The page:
Genesis Brochure - Download and print our information package. Click Here
Product Development Process - How Genesis approaches the development of a new product. Click Here
Patents - Essential knowledge for inventors. Click Here
Trademarks - How trademarks affect the product development process. Click Here
Copyrights - Important information about copyrights and the relationship to intellectual property. Click Here
Prototype Definitions - What are the different types of "prototypes" that Genesis develops? Click Here
A prototype of any device or system is the first of its kind. Prototypes are important in the development process in that they allow engineers (and other stakeholders) an advance look at the product. Depending on the primary use, prototypes are named according to that use.
A functional prototype, as the name implies, contains most, if not all, of the functionality of a device. The functional prototype is used to create, mimic, or duplicate the precise operations or functions of the intended product. A functional prototype has none of the cosmetic or physical appearances of the final product. A "breadboard" of an electronic device is a functional prototype. A functional prototype is also used for initial software loads and checks.
A physical prototype is fabricated for such purposes as assembly process verification, fit checks, space constraints, and sometimes weight or volume checks. The physical prototype may not necessarily have the finish, color, or other aesthetics of the final product. The physical prototype certainly has no functionality.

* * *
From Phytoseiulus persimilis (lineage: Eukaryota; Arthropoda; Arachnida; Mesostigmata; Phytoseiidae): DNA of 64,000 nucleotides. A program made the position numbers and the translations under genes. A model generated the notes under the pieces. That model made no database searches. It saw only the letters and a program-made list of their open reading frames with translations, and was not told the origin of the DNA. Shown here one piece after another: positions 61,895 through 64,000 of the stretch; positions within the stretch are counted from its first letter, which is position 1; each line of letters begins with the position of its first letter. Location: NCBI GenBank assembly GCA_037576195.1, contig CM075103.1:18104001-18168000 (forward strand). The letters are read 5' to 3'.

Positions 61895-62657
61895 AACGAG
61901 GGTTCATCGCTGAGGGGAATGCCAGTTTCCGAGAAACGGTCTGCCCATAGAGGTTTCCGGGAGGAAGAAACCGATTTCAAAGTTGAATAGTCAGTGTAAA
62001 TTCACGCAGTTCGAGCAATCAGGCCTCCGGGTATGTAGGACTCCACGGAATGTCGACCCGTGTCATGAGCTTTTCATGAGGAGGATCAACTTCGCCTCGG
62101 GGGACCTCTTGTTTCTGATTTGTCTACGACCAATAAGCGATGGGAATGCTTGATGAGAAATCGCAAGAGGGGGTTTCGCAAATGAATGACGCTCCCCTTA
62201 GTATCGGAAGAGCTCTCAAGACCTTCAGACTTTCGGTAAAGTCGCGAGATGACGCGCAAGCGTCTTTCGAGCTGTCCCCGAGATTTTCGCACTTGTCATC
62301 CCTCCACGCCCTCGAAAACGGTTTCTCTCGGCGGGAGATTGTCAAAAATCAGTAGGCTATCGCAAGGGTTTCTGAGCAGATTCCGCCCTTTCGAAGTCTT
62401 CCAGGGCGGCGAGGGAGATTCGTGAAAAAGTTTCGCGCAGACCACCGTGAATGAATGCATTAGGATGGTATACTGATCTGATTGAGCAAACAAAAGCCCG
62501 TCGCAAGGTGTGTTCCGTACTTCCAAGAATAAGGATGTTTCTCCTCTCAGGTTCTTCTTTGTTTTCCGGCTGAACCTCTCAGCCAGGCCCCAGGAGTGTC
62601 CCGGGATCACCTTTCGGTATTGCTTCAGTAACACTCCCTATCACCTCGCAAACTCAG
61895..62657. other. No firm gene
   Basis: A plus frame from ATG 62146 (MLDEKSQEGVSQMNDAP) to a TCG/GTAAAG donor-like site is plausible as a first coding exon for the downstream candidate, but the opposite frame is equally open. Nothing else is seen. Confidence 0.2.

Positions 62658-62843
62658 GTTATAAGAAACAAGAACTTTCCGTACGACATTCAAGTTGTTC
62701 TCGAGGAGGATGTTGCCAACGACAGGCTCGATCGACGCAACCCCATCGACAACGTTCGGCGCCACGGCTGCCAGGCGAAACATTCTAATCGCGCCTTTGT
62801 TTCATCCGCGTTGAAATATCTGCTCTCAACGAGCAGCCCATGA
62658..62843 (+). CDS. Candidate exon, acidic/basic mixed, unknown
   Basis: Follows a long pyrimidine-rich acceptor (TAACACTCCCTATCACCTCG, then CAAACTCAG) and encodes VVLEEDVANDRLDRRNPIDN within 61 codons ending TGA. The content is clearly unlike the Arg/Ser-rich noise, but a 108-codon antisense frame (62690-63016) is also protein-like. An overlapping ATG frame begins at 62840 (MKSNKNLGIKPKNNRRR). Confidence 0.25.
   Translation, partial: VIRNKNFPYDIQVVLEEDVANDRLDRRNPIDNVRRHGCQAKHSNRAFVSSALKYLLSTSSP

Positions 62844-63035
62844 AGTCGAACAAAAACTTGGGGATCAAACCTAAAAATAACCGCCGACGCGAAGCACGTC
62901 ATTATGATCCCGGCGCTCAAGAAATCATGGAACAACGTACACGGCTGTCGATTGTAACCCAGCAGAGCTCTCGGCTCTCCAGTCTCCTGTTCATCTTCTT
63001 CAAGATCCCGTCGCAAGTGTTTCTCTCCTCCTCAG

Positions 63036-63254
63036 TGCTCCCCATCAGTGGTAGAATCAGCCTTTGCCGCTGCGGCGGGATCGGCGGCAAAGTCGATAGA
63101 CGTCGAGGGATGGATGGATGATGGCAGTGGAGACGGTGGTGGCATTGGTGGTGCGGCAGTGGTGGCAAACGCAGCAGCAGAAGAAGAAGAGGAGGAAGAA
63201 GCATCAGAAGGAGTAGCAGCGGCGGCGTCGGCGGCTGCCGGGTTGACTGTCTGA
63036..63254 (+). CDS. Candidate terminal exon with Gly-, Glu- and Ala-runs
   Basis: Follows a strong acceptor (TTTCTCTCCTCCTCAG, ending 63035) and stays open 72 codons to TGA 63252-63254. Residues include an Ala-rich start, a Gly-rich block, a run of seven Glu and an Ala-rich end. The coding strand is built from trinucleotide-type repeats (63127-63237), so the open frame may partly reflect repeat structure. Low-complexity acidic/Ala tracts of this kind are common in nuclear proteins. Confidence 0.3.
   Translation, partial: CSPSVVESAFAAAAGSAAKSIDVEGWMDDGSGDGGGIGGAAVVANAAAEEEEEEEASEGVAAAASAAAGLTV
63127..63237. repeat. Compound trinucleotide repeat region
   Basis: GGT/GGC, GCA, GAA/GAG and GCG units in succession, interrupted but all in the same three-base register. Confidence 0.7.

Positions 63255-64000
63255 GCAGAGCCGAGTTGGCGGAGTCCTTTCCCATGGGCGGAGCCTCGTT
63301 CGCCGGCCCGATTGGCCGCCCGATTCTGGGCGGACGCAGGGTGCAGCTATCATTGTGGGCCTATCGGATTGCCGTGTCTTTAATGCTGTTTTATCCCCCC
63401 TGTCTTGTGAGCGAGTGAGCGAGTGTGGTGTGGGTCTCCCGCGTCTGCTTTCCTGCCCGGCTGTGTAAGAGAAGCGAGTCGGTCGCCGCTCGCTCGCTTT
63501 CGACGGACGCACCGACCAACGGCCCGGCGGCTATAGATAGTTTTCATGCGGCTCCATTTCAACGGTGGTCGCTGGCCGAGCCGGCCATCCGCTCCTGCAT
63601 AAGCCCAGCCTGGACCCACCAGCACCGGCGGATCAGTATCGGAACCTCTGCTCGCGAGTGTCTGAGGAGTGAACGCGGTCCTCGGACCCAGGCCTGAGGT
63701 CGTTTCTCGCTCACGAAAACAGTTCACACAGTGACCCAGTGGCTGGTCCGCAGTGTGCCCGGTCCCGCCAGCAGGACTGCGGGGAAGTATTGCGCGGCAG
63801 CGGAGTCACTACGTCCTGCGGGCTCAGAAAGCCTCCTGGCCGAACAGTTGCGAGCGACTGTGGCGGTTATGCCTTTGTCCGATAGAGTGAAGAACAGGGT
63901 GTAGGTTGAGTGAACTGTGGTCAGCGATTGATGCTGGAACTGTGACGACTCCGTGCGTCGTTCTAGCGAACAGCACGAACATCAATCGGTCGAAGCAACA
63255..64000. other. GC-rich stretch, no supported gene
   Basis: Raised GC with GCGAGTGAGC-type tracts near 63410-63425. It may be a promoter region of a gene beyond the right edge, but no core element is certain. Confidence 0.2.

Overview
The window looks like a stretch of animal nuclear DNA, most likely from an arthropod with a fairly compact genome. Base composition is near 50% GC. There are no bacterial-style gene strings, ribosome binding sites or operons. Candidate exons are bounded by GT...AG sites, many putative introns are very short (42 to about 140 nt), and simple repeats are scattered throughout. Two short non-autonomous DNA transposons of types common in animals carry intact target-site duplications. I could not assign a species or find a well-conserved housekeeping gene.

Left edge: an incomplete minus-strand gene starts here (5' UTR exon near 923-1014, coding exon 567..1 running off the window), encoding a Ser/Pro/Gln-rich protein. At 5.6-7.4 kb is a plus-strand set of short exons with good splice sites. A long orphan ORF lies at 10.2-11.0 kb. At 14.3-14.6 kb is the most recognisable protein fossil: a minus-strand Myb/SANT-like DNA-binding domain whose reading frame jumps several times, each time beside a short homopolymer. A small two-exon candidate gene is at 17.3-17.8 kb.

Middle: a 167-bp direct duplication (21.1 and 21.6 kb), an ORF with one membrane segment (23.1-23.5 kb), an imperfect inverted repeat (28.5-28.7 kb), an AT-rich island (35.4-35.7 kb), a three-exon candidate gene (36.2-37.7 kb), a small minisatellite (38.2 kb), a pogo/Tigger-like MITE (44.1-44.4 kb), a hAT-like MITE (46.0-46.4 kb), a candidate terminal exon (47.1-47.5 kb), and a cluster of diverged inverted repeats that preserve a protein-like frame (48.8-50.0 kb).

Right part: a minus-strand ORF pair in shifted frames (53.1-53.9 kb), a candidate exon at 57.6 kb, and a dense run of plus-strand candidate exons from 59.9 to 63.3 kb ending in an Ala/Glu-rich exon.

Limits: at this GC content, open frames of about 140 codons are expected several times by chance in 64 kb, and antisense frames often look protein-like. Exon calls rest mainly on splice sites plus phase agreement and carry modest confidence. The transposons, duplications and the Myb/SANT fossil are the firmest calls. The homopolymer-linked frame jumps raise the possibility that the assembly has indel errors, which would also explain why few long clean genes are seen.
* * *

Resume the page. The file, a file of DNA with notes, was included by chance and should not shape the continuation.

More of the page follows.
The marketing prototype is fabricated for the purpose of exhibiting the product prior to production, demonstrating progress for investors, and market testing. The marketing prototype usually has the finish, color, and perhaps the weight of the final product. In the event of market testing, multiple "versions" of a marketing prototype may be made to determine consumer acceptance.
The production prototype is the ultimate prototype. It contains all aspects of the finished product, including functionality and physical characteristics. It is usually built by hand to ensure that everything is perfect before committing the design to the production line. In fact, several production prototypes are "run" through the line to validate the production. The only thing that distinguishes the production prototype from actual production products, is that the production prototype is typically not sold, but rather archived.